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Table 1.  
Characteristics of Person-Years According to Current BMI Among Women Younger Than 50 Years in the Nurses' Health Study IIa
Characteristics of Person-Years According to Current BMI Among Women Younger Than 50 Years in the Nurses' Health Study IIa
Table 2.  
Current BMI and Risk of Early-Onset Colorectal Cancer
Current BMI and Risk of Early-Onset Colorectal Cancer
Table 3.  
BMI at 18 Years of Age, Change in Body Weight Since 18 Years of Age, and Risk of Early-Onset Colorectal Cancer
BMI at 18 Years of Age, Change in Body Weight Since 18 Years of Age, and Risk of Early-Onset Colorectal Cancer
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Original Investigation
October 11, 2018

Association of Obesity With Risk of Early-Onset Colorectal Cancer Among Women

Author Affiliations
  • 1Clinical and Translational Epidemiology Unit, Massachusetts General Hospital and Harvard Medical School, Boston
  • 2Department of Nutrition, Harvard T.H. Chan School of Public Health, Boston, Massachusetts
  • 3Dana-Farber Cancer Institute, Harvard Medical School, Boston, Massachusetts
  • 4Department of Epidemiology and Biostatistics, Memorial Sloan Kettering Cancer Center, New York, New York
  • 5Division of Gastroenterology, Massachusetts General Hospital and Harvard Medical School, Boston
  • 6Yale Cancer Center, New Haven, Connecticut
  • 7Department of Epidemiology, Harvard T.H. Chan School of Public Health, Boston, Massachusetts
  • 8Program in MPE Molecular Pathological Epidemiology, Department of Pathology, Brigham and Women’s Hospital and Harvard Medical School, Boston, Massachusetts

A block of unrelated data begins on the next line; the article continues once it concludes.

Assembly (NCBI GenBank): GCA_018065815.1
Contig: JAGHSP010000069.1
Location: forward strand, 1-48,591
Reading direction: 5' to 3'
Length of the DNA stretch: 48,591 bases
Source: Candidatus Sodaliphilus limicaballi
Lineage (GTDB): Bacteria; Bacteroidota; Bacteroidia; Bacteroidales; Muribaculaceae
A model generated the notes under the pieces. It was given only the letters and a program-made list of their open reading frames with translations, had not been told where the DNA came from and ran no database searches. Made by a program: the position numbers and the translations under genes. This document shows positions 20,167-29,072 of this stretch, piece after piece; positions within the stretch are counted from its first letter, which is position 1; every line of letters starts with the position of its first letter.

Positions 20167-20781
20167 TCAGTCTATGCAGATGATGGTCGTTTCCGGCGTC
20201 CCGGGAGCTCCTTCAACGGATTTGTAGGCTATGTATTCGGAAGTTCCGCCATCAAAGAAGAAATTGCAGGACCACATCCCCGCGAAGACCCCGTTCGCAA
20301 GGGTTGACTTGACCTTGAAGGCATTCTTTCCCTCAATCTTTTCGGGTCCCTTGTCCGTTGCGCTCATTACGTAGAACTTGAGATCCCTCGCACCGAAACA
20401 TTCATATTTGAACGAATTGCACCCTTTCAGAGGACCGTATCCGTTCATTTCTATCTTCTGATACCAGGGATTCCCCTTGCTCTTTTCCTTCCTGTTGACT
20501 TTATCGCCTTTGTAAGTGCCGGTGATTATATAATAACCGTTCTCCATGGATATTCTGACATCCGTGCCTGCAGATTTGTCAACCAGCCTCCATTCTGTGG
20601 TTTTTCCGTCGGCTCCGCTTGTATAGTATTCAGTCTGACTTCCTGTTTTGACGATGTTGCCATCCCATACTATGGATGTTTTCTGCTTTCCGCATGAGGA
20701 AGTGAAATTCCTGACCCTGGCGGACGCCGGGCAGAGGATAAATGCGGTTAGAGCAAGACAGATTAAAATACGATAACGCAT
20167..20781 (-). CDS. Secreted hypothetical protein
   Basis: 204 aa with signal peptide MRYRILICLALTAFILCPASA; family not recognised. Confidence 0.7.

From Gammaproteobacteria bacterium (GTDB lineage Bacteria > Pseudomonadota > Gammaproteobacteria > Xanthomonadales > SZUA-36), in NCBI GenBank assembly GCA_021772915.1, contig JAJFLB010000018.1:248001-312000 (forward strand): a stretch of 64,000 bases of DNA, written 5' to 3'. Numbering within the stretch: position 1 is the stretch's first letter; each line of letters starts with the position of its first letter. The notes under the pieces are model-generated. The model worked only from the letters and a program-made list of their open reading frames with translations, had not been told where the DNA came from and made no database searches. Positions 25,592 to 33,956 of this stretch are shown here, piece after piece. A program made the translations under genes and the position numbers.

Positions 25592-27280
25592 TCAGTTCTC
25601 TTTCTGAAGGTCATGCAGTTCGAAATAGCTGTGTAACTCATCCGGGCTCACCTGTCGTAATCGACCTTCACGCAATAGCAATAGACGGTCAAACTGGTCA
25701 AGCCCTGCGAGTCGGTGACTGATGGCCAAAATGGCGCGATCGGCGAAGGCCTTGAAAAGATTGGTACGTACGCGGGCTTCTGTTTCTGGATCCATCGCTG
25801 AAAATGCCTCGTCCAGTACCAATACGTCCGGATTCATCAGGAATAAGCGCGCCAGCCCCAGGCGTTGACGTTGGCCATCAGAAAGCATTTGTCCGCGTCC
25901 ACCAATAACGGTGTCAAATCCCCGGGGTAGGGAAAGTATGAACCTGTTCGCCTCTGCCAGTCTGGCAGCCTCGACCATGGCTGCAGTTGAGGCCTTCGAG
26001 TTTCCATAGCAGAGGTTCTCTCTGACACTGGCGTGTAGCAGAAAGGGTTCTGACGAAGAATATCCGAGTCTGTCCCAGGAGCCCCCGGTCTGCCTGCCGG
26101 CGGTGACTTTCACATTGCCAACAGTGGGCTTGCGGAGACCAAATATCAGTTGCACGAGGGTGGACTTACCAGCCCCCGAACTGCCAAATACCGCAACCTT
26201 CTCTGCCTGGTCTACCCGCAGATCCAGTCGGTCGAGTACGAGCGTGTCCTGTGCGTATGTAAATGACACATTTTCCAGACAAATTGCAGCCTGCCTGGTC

• 9Department of Oncologic Pathology, Dana-Farber Cancer Institute and Harvard Medical School, Boston, Massachusetts
  • 10Broad Institute of MIT and Harvard, Cambridge, Massachusetts
  • 11Channing Division of Network Medicine, Department of Medicine, Brigham and Women’s Hospital and Harvard Medical School, Boston, Massachusetts
  • 12Department of Immunology and Infectious Diseases, Harvard T.H. Chan School of Public Health, Boston, Massachusetts
  • 13Division of Public Health Sciences, Department of Surgery, Washington University School of Medicine, St Louis, Missouri
  • 14Siteman Cancer Center, Washington University School of Medicine, St Louis, Missouri
JAMA Oncol. 2019;5(1):37-44. doi:10.1001/jamaoncol.2018.4280
Key Points

Question  Is obesity associated with early-onset colorectal cancer, which may have etiologic differences from late-onset colorectal cancer?

Findings  In a prospective cohort study of 85 256 women, those with obesity (body mass index ≥30) had a nearly doubled risk of early-onset colorectal cancer compared with women with a body mass index of 18.5 to 22.9.

Meaning  The findings suggest that obesity is associated with an increased risk of early-onset colorectal cancer; further investigations are needed to identify whether this association is causal.

Abstract

Importance  Colorectal cancer (CRC) incidence and mortality among individuals younger than 50 years (early-onset CRC) are increasing. The reasons for such increases are largely unknown, although the increasing prevalence of obesity may be partially responsible.